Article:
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Recently I have instituted a weekly budget.

My allowance is 5000 yen a week.

Any out of pocket expenses must come from this fund, and I am not allowing myself to exceed it at this point in time for any circumstances.

By out of pocket expenses, I mean, for example,

electricity bill (once a month)
miscellaneous expanses (stamps, photocopies, etc.)

This means all of my meals and other various expenses can not exceed 5000 yen a week. Last week, went wonderfully, and I even had 2000 yen left over to put into savings. This week has been more difficult, because I've had a lot of miscellaneous expenses.

At this point in time, I have 158 yen left to get me through today and tomorrow.

Although I may eventually have to revise my budget, I have deliberately kept it small for a number of reasons.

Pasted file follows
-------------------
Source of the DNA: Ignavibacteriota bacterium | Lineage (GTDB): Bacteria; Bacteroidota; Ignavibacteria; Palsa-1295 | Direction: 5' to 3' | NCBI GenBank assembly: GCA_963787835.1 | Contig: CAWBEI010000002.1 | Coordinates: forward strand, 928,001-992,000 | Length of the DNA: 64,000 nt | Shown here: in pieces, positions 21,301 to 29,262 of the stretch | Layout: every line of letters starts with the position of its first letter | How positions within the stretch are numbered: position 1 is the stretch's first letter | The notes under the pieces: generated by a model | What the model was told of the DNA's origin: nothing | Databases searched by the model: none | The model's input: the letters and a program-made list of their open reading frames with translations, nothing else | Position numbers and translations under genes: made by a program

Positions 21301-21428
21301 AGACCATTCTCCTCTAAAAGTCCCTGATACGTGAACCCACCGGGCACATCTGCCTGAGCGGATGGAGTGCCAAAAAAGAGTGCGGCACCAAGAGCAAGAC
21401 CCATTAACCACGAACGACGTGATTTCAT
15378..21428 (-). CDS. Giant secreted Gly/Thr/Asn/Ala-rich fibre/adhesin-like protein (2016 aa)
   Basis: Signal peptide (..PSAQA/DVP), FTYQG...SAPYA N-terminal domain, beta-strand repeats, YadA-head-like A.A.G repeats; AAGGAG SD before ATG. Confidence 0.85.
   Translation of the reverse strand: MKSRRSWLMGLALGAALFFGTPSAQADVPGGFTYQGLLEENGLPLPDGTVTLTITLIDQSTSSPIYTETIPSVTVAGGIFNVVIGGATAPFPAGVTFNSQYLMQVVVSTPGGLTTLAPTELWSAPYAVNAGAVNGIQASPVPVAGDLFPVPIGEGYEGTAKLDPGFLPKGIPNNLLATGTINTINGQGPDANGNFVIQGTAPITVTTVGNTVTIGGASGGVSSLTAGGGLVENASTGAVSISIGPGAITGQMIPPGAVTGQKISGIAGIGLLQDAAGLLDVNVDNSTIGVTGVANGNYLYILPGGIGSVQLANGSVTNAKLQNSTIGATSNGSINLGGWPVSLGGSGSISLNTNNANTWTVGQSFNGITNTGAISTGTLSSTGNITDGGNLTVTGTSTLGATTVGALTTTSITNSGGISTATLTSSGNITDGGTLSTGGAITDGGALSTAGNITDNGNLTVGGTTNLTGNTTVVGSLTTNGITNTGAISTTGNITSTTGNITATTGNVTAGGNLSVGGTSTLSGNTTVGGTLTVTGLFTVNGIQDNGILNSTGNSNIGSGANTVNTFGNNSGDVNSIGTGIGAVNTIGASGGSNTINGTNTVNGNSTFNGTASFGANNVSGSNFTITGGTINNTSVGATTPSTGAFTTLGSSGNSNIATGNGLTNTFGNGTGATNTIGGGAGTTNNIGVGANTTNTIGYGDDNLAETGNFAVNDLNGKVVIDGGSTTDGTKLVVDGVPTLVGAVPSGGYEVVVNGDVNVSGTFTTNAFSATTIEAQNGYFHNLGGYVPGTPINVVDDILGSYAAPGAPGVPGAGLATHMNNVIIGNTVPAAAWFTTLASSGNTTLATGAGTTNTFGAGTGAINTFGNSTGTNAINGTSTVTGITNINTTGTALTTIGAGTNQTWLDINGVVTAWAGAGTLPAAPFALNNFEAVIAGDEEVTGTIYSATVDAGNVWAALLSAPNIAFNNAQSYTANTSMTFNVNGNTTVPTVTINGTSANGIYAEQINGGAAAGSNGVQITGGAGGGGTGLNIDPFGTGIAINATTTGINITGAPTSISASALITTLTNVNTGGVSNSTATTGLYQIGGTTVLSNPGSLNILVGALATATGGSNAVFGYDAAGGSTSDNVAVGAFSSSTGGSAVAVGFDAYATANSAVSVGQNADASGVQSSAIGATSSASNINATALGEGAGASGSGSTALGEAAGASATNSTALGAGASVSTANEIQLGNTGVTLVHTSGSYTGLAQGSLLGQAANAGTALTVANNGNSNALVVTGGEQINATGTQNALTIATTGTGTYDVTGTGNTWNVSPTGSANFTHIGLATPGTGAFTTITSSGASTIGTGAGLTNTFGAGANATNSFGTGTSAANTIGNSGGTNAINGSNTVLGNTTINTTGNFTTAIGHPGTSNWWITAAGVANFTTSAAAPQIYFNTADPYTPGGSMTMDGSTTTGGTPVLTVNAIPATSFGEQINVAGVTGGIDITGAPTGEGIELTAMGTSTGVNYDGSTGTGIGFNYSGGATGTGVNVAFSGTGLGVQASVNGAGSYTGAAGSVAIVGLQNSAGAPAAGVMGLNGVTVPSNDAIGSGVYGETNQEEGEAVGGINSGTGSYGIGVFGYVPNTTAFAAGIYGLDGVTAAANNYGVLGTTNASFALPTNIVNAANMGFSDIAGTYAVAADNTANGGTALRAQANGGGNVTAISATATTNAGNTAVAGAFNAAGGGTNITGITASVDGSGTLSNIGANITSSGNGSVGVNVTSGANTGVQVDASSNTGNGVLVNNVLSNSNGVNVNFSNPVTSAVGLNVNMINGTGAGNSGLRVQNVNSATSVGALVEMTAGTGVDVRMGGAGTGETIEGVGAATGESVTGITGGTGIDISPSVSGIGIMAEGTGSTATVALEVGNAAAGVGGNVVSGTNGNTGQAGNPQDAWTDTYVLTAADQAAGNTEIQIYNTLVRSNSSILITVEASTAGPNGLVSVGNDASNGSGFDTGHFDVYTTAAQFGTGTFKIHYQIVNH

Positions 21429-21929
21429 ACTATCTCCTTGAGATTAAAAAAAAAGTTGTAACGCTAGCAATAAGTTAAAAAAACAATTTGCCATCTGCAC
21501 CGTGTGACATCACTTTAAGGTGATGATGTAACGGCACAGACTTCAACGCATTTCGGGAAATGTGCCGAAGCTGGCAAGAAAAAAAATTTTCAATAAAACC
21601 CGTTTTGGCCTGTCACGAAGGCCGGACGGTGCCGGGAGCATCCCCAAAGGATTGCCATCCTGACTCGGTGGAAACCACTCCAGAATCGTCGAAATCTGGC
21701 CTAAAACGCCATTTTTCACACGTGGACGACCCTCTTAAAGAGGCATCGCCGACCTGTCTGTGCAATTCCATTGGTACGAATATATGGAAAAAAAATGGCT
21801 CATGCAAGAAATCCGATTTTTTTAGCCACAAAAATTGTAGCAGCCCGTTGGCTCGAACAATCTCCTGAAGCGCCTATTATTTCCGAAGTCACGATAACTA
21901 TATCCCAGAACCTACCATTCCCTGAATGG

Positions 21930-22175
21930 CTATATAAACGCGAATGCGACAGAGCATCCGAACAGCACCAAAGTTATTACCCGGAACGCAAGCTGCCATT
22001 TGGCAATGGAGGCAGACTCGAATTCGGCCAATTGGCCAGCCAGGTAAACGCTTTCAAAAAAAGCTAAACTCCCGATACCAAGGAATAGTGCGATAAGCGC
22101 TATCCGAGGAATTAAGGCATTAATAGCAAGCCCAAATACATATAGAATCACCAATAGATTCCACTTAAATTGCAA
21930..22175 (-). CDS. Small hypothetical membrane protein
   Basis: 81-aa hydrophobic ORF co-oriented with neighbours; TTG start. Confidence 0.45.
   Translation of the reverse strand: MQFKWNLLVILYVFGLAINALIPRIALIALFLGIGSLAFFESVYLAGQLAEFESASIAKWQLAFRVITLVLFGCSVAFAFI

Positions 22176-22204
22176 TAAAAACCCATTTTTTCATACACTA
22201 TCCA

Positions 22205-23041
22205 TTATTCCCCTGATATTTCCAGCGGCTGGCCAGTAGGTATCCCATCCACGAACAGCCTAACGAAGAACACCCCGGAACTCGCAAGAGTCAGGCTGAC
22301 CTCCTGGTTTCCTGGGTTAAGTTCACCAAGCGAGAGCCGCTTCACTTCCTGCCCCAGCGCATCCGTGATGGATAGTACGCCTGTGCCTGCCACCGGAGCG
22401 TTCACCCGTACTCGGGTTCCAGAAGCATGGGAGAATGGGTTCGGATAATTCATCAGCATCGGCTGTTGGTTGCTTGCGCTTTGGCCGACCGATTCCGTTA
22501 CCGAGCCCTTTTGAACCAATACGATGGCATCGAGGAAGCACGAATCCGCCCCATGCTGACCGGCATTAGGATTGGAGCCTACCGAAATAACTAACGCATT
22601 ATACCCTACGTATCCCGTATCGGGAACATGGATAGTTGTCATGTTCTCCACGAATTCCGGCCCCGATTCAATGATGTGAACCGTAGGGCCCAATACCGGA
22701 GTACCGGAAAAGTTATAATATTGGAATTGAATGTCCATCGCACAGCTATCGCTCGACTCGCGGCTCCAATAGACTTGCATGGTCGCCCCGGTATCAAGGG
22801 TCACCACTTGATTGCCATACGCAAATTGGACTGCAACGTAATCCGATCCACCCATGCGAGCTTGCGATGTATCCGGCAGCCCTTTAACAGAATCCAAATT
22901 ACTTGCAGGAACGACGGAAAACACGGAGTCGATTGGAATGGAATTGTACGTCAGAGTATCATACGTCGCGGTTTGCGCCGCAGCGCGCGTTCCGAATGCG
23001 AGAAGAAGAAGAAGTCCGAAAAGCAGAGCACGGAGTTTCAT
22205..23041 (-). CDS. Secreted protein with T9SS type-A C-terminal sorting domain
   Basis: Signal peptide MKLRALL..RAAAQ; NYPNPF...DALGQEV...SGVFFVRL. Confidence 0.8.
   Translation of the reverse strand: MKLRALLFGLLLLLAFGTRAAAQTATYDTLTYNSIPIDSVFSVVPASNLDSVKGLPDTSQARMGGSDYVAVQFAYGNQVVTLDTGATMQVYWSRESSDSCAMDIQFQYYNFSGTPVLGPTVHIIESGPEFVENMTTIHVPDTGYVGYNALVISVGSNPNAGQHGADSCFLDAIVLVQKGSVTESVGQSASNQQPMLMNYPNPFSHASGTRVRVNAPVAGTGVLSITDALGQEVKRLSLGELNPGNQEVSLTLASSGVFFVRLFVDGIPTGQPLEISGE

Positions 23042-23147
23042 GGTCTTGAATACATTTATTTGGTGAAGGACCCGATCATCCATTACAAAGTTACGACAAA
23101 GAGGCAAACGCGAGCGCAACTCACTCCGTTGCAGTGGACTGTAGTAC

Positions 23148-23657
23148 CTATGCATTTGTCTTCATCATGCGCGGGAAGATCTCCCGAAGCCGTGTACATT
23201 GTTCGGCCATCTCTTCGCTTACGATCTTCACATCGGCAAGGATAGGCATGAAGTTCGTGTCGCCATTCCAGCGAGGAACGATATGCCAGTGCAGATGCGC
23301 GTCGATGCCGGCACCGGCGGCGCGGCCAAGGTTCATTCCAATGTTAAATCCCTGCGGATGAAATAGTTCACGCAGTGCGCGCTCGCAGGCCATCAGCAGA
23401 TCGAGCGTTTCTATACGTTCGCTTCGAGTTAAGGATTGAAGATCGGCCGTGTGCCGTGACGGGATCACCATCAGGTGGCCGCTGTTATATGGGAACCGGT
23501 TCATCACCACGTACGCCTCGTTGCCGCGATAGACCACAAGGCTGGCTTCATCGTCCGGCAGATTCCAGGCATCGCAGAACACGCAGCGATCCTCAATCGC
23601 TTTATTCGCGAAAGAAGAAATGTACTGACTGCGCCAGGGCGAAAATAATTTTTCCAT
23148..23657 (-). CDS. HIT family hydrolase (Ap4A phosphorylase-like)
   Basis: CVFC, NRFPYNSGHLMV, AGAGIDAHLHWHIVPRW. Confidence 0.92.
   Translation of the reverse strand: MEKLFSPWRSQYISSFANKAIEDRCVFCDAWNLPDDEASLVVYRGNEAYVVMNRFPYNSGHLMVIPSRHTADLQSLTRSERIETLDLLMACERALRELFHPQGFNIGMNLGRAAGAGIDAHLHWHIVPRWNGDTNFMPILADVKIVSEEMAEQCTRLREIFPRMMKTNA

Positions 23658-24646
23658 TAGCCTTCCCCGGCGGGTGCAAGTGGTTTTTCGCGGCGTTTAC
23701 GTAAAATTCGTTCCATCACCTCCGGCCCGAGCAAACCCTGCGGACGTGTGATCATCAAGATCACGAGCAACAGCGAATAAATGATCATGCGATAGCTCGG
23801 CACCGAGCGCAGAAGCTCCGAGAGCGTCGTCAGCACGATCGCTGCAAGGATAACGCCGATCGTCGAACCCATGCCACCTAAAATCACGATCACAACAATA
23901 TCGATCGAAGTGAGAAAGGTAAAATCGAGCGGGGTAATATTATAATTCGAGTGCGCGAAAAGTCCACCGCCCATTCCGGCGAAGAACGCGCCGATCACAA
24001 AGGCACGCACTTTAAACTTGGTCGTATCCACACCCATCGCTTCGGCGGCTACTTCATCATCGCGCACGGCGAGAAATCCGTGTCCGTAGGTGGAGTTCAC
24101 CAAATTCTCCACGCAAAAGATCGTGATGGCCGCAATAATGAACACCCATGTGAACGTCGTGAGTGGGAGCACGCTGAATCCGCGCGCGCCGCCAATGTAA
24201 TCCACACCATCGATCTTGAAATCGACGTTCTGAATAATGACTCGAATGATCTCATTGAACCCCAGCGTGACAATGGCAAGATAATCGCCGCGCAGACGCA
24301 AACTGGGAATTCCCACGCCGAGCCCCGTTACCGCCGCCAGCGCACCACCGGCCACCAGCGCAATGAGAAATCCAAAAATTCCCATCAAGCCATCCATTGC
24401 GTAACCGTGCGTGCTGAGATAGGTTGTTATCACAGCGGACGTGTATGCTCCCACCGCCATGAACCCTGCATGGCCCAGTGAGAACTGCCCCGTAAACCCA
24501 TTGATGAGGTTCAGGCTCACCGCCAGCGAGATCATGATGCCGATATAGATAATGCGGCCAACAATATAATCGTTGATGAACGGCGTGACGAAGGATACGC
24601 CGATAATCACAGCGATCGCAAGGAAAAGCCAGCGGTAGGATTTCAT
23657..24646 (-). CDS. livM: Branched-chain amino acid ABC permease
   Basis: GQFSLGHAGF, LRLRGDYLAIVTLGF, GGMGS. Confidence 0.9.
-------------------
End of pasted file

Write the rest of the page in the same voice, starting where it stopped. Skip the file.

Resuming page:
First, by restricting myself to a tight budget, I make myself more conscious of how much money I am actually using. This consciousness should make me plan better how to use money for things like food and gasoline, etc.

Second, it tears me further away from consumer culture by essentially removing all unnecessary spending from my list of options.

Third, if I can stick to this budget, my total monthly expenses will be under ninety thousand yen (assuming that I can get rid of the car). The rest of my salary can then be put into other uses, such as savings and what not.

This leads to main reason why I've been so intent on using less money and saving more in the first place. I used to naively think that when I got married, my wife and I would support each other, so I would have her to rely on should things take a downturn for me. (Of course I intended to do the same for her.) Now I realize that the only person I can rely on to support me in times of need is myself. Seeing as I never was very interested in saving money until now, I have a lot of ground to cover.

Finally, if I find myself without a job at any time in the future, I want to make sure that the money I do have will stretch as long as possible. By committing to a stiff budget when times are relatively good, I reduce any possible shock if I am later faced with poor times.